Yes, Du Chardin and you are right. Somehow consciousness is a different substance from matter and energy. I've argued till I'm blue in the face with a friend about this but have never gotten through to him on it.

  9. Step 2,
    Sure thing.

    Now I could be wrong in my reading of Hofstadter, so correct me if I'm wrong, but my take is that he is interested in symbols, cognitive representations. His strange loop is still focused on this, only now the self is a symbol.

    Consciousness, as psychologists define it, isn't about symbols, even self-referential symbols. It's about sensation: Tastes, smells, sounds, pleasure and pain. Thus while DH's account is a fine and exciting account of the functional side of cognition it doesn't make any attempt to account for sensation (or qualia, to use the philosopher's term).

    I think the confusion comes when the word consciousness is used in two different ways:

    1. Self-awareness
    2. Sensation/Qualia

    DH is working with #1 and I'm speaking of #2, in keeping with my discipline and the philosophical discussions.

  10. Steve,
    You're right that people are writing about consciousness, but they tend to work on opposite sides of the issue and never at the interface that I and Teilhard are pointing to.

    For example, Dennett willfully refuses to recognize the problems while people like Searle gesture at mysteries. Only Chalmers, who I referred to in my first post as an influence and who I'm getting to in tonight's post, makes a stab at the issue (and, incidentally, is roundly dismissed for his speculative and Teilhardian ideas).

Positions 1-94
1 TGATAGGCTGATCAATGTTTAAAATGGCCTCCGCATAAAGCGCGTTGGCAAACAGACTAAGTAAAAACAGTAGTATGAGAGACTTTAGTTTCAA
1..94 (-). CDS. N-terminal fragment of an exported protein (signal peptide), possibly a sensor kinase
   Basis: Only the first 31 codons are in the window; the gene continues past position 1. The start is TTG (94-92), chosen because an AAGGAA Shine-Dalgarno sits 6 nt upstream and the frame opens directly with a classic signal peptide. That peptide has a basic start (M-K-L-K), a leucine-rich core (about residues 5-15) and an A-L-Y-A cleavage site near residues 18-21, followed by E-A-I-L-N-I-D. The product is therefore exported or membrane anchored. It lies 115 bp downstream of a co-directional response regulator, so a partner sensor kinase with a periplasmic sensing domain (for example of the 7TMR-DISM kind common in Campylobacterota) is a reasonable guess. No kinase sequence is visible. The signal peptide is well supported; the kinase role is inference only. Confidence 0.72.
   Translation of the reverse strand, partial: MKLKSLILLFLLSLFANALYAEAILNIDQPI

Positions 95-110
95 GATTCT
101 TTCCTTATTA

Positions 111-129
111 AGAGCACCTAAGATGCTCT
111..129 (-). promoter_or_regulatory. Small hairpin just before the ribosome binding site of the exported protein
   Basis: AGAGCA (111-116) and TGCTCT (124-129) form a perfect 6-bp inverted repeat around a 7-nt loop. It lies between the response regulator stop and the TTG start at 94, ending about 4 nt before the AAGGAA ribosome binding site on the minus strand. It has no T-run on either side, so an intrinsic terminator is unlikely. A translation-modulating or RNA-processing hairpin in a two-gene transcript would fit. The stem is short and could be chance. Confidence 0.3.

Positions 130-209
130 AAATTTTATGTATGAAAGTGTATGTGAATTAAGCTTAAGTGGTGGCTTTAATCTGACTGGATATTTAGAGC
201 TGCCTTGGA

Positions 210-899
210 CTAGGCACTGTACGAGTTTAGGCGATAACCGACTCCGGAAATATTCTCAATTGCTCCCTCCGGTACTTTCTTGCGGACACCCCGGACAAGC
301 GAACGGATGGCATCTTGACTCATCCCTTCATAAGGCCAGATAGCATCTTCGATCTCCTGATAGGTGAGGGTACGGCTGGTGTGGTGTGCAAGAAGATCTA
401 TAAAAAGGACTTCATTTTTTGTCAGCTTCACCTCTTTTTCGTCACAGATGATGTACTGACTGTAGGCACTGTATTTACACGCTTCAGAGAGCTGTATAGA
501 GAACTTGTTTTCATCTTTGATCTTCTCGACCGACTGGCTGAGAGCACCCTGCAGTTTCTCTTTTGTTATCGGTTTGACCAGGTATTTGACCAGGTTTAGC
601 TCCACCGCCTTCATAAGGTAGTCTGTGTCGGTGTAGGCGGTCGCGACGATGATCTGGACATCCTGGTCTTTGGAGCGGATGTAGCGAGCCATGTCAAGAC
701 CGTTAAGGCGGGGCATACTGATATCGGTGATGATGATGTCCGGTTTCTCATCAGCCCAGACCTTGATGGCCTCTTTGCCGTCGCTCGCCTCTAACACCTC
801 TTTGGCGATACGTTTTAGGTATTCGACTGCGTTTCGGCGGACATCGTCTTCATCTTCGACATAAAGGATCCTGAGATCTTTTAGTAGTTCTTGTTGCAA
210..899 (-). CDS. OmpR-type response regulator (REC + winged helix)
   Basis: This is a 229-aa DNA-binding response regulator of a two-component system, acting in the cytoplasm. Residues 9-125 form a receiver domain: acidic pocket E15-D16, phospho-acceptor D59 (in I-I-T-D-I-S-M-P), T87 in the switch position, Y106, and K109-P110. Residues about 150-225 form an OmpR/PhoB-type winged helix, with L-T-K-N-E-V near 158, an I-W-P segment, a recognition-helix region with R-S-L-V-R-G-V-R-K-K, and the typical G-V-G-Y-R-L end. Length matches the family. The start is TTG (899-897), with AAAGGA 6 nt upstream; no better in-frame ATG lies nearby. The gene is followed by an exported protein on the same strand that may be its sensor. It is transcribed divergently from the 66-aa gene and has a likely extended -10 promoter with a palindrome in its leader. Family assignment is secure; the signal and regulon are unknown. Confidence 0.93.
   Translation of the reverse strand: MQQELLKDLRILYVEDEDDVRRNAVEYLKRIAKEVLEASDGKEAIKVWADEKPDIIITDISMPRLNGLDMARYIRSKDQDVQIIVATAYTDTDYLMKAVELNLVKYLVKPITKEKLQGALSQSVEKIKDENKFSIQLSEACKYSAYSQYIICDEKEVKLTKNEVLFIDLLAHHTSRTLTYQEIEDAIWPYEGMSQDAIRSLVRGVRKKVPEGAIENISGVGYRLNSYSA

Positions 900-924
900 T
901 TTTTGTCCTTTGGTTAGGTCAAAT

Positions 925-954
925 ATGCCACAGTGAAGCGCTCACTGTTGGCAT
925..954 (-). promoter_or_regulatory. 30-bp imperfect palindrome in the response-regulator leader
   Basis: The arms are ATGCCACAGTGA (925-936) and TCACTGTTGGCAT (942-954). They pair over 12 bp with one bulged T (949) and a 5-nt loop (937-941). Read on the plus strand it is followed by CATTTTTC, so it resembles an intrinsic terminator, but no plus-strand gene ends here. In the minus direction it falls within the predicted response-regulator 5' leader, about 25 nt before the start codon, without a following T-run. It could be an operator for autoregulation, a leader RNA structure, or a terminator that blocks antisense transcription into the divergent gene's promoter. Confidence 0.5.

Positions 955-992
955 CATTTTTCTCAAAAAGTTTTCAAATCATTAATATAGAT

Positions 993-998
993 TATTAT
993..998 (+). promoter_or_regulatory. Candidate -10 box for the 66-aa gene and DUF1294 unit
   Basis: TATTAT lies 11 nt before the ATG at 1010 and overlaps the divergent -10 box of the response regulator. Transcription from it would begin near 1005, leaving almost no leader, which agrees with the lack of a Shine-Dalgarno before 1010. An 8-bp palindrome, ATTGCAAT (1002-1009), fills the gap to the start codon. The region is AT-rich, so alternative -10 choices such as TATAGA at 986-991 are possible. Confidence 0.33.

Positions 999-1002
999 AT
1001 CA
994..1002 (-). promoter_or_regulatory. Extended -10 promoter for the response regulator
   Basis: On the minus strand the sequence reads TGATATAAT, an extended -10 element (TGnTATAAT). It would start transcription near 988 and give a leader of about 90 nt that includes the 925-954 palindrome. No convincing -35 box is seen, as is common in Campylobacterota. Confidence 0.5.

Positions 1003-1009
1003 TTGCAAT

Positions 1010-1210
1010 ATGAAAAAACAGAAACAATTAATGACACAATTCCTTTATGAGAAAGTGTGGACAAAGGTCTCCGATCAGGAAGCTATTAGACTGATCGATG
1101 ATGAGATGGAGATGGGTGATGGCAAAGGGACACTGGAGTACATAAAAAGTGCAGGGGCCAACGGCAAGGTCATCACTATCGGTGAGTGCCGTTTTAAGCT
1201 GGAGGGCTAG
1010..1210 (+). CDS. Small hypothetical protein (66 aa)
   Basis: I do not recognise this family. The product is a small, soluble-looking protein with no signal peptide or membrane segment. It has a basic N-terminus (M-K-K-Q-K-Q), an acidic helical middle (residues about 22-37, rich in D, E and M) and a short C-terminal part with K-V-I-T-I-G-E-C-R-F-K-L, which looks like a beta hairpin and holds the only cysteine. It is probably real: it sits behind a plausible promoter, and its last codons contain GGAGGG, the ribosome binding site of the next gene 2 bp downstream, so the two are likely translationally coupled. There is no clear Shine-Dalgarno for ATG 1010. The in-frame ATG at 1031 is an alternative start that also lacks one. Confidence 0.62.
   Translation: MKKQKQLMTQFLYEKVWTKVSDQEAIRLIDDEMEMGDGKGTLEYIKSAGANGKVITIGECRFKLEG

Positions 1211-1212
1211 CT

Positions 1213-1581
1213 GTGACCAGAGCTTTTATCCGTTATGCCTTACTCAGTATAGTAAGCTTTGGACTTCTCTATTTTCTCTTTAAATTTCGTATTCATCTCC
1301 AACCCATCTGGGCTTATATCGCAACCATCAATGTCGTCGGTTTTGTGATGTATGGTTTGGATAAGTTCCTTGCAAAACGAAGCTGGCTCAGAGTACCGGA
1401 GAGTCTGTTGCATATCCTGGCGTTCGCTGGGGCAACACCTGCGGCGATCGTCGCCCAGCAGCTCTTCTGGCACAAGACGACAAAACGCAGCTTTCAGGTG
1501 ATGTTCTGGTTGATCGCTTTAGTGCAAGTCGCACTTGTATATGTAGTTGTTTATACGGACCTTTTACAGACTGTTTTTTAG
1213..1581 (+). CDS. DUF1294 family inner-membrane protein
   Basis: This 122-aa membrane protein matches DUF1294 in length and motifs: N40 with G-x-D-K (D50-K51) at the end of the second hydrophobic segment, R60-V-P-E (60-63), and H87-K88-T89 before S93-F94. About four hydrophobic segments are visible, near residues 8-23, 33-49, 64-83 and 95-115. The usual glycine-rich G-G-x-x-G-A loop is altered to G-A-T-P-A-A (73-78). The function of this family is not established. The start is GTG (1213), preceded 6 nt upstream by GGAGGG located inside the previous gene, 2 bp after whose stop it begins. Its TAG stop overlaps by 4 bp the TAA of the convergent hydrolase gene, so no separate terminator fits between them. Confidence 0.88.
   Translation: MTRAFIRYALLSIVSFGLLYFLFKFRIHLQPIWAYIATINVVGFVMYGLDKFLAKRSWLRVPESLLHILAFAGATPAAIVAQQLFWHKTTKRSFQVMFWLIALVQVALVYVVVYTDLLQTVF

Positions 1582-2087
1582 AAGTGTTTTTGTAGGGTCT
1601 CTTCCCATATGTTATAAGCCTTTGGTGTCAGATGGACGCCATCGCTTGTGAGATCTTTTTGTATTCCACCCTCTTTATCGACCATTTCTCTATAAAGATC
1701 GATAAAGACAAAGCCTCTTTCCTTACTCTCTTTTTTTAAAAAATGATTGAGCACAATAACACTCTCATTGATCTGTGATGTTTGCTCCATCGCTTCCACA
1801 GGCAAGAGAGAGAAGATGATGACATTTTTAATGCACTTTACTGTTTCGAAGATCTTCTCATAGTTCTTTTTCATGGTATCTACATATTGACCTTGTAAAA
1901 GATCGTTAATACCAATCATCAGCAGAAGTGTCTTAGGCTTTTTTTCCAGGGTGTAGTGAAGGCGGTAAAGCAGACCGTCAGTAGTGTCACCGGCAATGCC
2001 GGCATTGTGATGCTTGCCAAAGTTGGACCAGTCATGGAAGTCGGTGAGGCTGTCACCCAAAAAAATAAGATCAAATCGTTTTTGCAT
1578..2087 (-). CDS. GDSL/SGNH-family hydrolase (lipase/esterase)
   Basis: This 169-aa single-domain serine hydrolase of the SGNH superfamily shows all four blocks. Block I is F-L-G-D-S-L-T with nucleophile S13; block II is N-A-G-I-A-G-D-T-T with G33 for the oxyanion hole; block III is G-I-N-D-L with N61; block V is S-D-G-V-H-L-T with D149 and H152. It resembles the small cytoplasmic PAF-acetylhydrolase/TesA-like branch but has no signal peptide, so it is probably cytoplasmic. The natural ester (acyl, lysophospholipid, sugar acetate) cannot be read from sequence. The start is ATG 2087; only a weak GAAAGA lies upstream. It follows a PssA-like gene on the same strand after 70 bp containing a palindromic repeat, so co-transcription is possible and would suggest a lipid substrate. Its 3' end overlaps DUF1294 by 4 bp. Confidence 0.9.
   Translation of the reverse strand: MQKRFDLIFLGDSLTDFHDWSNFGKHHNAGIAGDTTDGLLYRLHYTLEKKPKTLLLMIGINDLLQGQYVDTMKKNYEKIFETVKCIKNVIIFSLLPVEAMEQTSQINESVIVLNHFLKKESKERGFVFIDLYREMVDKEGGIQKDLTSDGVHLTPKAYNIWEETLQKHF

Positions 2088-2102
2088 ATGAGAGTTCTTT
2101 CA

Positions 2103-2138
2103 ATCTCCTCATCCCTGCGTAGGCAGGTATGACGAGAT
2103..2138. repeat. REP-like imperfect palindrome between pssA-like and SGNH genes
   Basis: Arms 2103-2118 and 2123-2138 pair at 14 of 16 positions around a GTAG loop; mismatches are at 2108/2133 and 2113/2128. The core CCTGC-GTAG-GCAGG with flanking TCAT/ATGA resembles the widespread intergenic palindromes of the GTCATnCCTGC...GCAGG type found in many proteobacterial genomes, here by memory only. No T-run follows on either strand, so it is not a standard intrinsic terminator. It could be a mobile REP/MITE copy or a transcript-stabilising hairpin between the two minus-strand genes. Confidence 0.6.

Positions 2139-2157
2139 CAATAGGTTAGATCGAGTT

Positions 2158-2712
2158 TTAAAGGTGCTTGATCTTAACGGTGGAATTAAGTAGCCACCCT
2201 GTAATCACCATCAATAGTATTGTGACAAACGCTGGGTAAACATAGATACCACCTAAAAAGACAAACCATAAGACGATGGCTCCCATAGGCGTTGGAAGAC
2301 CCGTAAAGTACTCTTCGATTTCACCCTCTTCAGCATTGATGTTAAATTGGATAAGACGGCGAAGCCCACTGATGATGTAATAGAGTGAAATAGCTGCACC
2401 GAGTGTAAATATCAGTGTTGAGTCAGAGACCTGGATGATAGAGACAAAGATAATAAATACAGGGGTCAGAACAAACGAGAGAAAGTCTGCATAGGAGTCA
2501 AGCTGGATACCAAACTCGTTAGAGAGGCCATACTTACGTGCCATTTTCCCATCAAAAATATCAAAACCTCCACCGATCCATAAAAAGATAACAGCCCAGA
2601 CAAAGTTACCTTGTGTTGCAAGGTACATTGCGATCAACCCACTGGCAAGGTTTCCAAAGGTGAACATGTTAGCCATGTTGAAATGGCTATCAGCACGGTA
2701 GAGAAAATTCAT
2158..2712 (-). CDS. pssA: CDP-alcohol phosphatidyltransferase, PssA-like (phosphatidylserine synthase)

11. Richard,
    Many thanks, that clears things up immensely. My response to the qualia definition is that they are evolutionary responses to basic needs that are mediated (like all things) through the symbolic interface . Pain and pleasure being the two clearest examples, since every animal has a survival instinct that gives negative feedback for toxic environments and positive feedback for healthy environments. The practical requirement becomes how to determine what is healthy and what is harmful. These states are differentiated through the sensations of tastes, smells, sounds, visuals, and kinesthetics. In other animals, these perceptions and a simple instinct combined with a limited communication framework are sufficient to warn them of which environments to avoid and which to seek out. As part of our more advanced communication framework, humans further depend upon sensory memory entwined with symbolic context. A quick way to demonstrate this is to nullify the context. Simply repeat the word "orange" aloud forty times, after a dozen or so the word loses its sensory content.

    The interesting twist is that unlike other animals, we have many more choices available to us because of this fuzzy relationship between sign and signifier. The law of requisite variety means that this gives us stability if not dominance in an extreme range of environments, but it also means that we can and will attach wrong values to our sensory memories. In psychological parlance, the qualia of traumatic memory is less important than the process of memory formation, which has cut off available options for healthy responses and therefore must be changed.